3. Yea I’m in the same boat. I’m just sorta coming to terms with being able to read Derrida/Heidegger, but Badiou looks just damned impossible. I agree that Badiou and co. would certainly reject Derrida/Heidegger, but obviously theories can be appropriated without their owner’s approval. Badiou has labelled Derrida and the turn to language as a “dead end for philosophy” and I think he doesn’t really interact with it (I assume he interacts with Heidegger though). In my mind, I’ve assumed that Derrida and Badiou have different goals in philosophy and that both are advantageous (I do this with my hazy understanding of Derrida/Deleuze as well [and Deleuze is a huge influence on Badiou, I think]). I’ve recently realized that for me Heidegger/Derrida are the ones that I rely on the most to describe reality, and metaphysics, because its so obviously over-the-top, just feels natural to apply as a provisional model towards the world (I’m thinking about making “phenomenology is the new metaphysics” t-shirts). Should I ever understand Badiou’s metaphysics, I’m sure I’ll read it much more provisionally than he wants me to and just use it as model when its useful (in the same way, I think substance theory is bogus as a description of the bottom layer of reality but I still find its a useful model for solving some problems).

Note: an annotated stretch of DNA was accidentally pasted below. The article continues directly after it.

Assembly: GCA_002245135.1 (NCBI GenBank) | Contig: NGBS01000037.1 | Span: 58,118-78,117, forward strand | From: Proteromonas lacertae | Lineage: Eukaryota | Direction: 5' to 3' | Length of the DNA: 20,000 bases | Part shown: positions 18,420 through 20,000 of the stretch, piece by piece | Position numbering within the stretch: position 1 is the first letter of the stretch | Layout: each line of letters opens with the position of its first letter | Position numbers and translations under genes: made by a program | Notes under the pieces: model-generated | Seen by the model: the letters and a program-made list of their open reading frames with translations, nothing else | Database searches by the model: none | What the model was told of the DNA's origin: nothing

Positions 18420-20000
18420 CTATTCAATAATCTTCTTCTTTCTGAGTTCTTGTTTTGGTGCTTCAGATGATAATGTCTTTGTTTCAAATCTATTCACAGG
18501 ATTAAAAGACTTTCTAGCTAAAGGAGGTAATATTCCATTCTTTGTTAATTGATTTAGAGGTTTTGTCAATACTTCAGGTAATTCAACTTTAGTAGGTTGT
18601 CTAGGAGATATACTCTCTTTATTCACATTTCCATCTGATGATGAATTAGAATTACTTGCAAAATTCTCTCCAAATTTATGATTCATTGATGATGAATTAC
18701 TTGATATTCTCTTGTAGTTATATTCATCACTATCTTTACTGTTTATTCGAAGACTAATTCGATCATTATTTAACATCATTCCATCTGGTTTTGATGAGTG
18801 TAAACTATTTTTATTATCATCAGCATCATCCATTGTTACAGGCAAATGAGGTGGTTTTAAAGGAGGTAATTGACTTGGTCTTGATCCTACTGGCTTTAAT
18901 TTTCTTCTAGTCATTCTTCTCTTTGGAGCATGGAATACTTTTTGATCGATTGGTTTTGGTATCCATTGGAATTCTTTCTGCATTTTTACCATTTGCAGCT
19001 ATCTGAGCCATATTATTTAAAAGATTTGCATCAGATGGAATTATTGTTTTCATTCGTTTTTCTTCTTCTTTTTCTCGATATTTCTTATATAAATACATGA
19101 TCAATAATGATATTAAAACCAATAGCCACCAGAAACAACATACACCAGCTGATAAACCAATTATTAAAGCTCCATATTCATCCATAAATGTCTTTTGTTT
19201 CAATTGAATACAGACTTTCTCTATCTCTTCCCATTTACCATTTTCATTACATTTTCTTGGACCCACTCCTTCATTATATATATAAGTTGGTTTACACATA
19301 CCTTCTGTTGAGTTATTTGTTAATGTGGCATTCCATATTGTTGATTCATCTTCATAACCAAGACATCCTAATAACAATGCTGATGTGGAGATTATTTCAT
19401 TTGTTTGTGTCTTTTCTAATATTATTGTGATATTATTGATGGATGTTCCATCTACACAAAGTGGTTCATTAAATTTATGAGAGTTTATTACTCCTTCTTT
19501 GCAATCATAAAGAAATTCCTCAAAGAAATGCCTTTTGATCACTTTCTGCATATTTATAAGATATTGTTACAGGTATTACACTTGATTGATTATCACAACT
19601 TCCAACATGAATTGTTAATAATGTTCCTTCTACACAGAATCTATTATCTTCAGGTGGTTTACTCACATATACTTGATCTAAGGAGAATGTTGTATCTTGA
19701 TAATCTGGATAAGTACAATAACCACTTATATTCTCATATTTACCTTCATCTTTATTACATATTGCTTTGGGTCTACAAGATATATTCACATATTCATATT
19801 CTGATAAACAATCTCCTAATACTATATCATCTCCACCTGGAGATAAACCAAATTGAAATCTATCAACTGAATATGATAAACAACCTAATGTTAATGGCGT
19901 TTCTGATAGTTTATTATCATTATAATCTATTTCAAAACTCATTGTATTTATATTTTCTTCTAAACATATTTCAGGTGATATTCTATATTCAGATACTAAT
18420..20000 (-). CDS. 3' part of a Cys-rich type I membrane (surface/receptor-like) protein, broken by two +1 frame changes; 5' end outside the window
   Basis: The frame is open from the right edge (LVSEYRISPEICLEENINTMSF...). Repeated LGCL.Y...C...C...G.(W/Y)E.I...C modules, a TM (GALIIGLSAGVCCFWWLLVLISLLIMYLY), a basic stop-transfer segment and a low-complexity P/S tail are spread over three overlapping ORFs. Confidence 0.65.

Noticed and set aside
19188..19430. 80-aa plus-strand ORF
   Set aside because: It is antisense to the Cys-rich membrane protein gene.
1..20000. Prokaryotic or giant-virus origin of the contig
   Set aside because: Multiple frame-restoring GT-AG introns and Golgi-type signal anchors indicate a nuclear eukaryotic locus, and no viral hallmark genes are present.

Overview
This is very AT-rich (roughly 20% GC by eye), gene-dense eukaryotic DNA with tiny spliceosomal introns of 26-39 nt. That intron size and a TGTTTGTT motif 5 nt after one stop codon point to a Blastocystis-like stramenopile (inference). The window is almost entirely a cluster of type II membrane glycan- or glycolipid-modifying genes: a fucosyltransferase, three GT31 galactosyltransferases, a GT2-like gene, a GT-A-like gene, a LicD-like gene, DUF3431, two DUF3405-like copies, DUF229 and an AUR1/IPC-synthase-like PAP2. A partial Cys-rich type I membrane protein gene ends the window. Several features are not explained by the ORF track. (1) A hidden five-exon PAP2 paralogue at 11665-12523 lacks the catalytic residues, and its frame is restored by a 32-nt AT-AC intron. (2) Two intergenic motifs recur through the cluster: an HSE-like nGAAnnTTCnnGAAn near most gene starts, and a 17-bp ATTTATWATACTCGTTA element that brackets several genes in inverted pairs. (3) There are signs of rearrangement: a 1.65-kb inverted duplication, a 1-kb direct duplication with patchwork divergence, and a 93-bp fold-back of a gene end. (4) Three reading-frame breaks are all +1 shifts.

4. three things:

    1. doesn’t fucking matter because 2pacalypse is coming up. keep your eyes out, and reorient your damned ‘intellectual trajectory’ to something that matters. (and i’m not yet talking about the ‘badiou fucks up everything dr. mills taught me about neo-marxism and its metaphysical base’ claim)

    2. eagleton’s ‘after theory’ > anything badiou says.

    3. i actually liked the whole pomo/derrida ===> zizek/badiou trajectory discussion. struck close to home. next step: old and conservative and gross.

    all i’ve got.

  5. Micah: I don’t know, but there have to be tons. Let me know what you find. By the way, I’m on AAAARG but without an e-reader I basically just end up stockpiling PDFs that never get read.

    Michael: that was pleasantly reminiscent of a Mark Swan/Christian Sanderson rant. Keep it up.